The city of Christchurch, New Zealand experienced a series of destructive earthquakes over the past year. On September 4, 2010 a magnitude 7.1 earthquake struck the Darfield region of Canterbury, New Zealand. The epicenter of the earthquake was 40 km from the city of Christchurch, resulting in minor damage to the area’s infrastructure. Subsequently, the area had hundreds of aftershocks, more than two dozen were 5.0 M or more, the worst of which was on February 22, 2011 (6.3 M). This one took place only 10 km south of Christchurch and caused more than 180 deaths, as well as significant damage to the surrounding area.
In order to better assess the seismic performance of bridges under earthquakes of this magnitude and frequency and help to inform decisions on the retrofit or replacement of damaged bridges, we developed a detailed database to collect damage and performance data on a small group of bridges affected by the recent earthquakes. Our responsibilities included documenting information on the foundation of each structure, calculating the mass of bridge components, traveling into the field to collect concrete samples and measurements, and categorizing evidence of damage progression. The compiled work was reviewed by researchers who will use the information to determine which bridges will be selected for detailed inspections. These case studies may reveal new findings about soil-structure interaction as a result of seismic activity and solutions to mitigate bridge damage.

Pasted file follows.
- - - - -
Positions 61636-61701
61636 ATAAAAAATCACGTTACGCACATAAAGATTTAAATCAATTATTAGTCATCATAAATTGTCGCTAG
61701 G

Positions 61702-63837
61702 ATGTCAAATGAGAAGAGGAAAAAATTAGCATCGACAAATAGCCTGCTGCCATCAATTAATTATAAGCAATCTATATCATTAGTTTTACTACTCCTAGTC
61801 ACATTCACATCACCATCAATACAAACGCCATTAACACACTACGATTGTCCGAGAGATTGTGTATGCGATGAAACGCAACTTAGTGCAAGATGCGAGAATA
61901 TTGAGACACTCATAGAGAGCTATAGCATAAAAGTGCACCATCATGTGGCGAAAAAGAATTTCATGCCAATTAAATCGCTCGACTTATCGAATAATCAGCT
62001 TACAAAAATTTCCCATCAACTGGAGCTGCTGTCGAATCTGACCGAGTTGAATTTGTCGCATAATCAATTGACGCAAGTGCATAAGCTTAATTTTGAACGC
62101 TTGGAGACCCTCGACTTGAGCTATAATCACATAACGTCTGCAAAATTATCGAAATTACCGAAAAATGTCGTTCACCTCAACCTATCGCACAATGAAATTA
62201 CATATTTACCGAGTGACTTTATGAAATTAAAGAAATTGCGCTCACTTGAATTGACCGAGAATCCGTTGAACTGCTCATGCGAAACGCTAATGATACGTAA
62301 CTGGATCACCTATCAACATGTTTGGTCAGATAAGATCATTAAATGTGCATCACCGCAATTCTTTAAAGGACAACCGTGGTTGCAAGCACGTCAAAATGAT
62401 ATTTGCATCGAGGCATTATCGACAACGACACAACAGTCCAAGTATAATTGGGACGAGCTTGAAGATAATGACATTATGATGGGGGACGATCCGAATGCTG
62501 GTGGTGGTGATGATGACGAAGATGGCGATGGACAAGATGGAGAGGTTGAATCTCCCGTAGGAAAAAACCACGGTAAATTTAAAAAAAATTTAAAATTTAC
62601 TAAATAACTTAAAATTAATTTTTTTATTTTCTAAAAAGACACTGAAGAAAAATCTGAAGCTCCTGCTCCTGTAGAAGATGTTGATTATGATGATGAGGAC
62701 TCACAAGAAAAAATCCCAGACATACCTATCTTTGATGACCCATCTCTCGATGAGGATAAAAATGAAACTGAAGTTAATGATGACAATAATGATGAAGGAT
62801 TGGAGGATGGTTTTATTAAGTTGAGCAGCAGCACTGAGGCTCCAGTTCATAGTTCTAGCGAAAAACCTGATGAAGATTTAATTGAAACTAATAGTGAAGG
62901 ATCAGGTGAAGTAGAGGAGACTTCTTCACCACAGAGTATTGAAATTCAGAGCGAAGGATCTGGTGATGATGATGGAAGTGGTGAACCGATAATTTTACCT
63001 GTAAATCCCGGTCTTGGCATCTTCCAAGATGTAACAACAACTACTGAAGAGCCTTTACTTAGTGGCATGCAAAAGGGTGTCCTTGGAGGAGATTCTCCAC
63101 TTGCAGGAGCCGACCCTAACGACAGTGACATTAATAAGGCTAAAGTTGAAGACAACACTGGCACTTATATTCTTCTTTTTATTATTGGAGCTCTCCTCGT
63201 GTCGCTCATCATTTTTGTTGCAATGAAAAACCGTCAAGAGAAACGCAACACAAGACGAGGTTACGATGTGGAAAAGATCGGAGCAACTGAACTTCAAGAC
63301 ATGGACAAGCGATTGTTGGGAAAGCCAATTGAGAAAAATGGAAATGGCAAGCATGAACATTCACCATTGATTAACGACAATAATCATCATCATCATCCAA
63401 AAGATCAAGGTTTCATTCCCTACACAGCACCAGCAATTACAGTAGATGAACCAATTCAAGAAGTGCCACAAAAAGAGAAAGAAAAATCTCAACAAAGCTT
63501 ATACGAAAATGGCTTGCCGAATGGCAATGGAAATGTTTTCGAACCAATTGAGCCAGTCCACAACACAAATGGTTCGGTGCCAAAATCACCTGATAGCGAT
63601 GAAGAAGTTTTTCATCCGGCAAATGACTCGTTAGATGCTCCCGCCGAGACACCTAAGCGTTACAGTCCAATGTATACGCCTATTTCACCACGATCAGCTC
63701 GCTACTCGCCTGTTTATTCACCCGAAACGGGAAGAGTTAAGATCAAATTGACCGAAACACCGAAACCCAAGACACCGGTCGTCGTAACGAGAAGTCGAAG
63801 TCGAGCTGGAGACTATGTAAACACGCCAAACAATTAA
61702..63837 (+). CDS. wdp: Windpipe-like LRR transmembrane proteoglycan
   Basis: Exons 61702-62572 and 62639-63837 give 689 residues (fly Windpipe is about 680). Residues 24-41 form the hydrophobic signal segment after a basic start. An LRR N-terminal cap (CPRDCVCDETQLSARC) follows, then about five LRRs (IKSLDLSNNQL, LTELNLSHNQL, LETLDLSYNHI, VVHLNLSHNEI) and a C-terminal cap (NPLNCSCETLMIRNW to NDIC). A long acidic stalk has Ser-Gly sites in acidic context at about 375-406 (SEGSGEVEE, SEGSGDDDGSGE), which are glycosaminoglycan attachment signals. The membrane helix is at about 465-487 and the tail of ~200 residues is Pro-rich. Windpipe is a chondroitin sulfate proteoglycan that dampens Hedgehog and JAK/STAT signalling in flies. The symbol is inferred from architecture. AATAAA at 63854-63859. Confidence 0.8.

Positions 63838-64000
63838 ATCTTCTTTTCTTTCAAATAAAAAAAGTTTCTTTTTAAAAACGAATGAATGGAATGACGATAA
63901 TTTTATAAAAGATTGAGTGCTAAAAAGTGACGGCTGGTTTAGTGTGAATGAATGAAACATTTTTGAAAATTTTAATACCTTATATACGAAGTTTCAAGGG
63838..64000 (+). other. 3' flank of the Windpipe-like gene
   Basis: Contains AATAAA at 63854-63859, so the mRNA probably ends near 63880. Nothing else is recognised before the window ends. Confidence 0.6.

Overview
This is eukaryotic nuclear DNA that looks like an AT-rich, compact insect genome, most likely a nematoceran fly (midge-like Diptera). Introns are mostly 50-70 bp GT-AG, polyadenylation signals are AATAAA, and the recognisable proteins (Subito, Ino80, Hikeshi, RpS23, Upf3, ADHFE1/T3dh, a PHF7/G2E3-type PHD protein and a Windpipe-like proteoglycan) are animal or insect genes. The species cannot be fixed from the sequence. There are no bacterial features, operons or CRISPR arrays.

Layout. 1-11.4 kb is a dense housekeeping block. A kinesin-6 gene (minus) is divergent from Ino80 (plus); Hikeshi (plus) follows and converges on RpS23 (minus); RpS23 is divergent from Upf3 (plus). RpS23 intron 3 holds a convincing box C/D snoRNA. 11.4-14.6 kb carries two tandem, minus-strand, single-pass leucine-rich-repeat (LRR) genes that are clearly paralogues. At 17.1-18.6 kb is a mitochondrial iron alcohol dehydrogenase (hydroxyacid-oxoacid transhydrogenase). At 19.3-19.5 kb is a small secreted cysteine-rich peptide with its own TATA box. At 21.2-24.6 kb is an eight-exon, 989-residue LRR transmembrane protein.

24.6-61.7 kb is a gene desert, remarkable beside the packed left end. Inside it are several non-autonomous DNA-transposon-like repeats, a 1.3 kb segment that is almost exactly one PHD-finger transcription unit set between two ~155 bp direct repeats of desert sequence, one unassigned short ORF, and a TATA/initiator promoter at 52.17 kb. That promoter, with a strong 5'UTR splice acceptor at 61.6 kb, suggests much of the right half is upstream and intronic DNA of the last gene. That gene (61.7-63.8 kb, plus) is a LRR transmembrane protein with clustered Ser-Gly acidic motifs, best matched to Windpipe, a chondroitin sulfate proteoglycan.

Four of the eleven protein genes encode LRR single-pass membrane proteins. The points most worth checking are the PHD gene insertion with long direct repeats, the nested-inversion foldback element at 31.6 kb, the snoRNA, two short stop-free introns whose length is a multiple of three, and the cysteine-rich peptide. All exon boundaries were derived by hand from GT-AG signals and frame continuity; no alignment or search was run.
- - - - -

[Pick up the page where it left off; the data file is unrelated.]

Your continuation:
During this project we had the unique opportunity of traveling to Christchurch, New Zealand, to gain hands-on field experience in structural engineering. We were able to observe first-hand how much the city was affected by the recent earthquakes. The seismic activity significantly damaged many of the multi-story buildings, deeming them unsafe. Most streets were blocked by fences and army patrols were positioned at street corners allowing access only to those who had authorization. We also traveled to a suburban part of the area where many of the houses had been abandoned, leaving the streets desolate. Some of the homes only contained internal damage, but others leaned towards one side or displayed large cracks and gaps between their walls and the ground. The opportunity to participate on a reconnaissance mission following an earthquake is something many earthquake engineers dream of having the opportunity to do (including our mentor, Lelli Van Den Einde, from UCSD's Department of Structural Engineering). This field experience demonstrated the significance an earthquake can have, not only on structural systems, but on the community. This provided us with a hands-on opportunity to learn about earthquake engineering, the technical requirements needed to design resistance to future earthquakes, and their devastating impact on communities.
This PRIME project was part of a joint pilot program between PRIME and the Network for Earthquake Engineering Simulation (NEES) in an effort to develop an ‘international research experience for undergraduates’ program in earthquake engineering that will leverage the expertise of PRIME in the hopes of establishing long-term ties between the two. Christopher Manco was the first non-UCSD student to participate in PRIME. For more on this story, and about another structural-engineering project undertaken by PRIME’s Monica Chan in Taiwan, visit www.calit2.net/newsroom/release.php?id=1890.
PARTICIPATING RESEARCHERS: U Auckland: Liam Wotherspoon; UCSD: Lelli Vande Einde